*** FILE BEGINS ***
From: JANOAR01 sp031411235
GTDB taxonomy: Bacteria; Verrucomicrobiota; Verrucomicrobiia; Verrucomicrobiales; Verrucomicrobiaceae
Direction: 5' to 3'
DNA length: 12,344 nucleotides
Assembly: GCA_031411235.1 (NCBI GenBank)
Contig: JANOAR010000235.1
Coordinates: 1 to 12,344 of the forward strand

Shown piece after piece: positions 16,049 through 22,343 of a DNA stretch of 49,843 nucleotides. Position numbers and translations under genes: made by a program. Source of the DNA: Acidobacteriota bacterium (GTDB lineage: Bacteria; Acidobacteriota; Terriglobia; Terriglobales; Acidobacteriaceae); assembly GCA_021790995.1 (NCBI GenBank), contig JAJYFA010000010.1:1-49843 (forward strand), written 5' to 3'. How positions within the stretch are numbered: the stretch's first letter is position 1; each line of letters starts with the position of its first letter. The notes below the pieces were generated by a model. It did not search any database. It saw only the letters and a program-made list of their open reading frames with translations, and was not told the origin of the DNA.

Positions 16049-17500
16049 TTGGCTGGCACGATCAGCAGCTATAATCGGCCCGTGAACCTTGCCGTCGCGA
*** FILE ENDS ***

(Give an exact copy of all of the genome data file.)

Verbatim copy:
From: JANOAR01 sp031411235
GTDB taxonomy: Bacteria; Verrucomicrobiota; Verrucomicrobiia; Verrucomicrobiales; Verrucomicrobiaceae
Direction: 5' to 3'
DNA length: 12,344 nucleotides
Assembly: GCA_031411235.1 (NCBI GenBank)
Contig: JANOAR010000235.1
Coordinates: 1 to 12,344 of the forward strand

Shown piece after piece: positions 16,049 through 22,343 of a DNA stretch of 49,843 nucleotides. Position numbers and translations under genes: made by a program. Source of the DNA: Acidobacteriota bacterium (GTDB lineage: Bacteria; Acidobacteriota; Terriglobia; Terriglobales; Acidobacteriaceae); assembly GCA_021790995.1 (NCBI GenBank), contig JAJYFA010000010.1:1-49843 (forward strand), written 5' to 3'. How positions within the stretch are numbered: the stretch's first letter is position 1; each line of letters starts with the position of its first letter. The notes below the pieces were generated by a model. It did not search any database. It saw only the letters and a program-made list of their open reading frames with translations, and was not told the origin of the DNA.

Positions 16049-17500
16049 TTGGCTGGCACGATCAGCAGCTATAATCGGCCCGTGAACCTTGCCGTCGCGA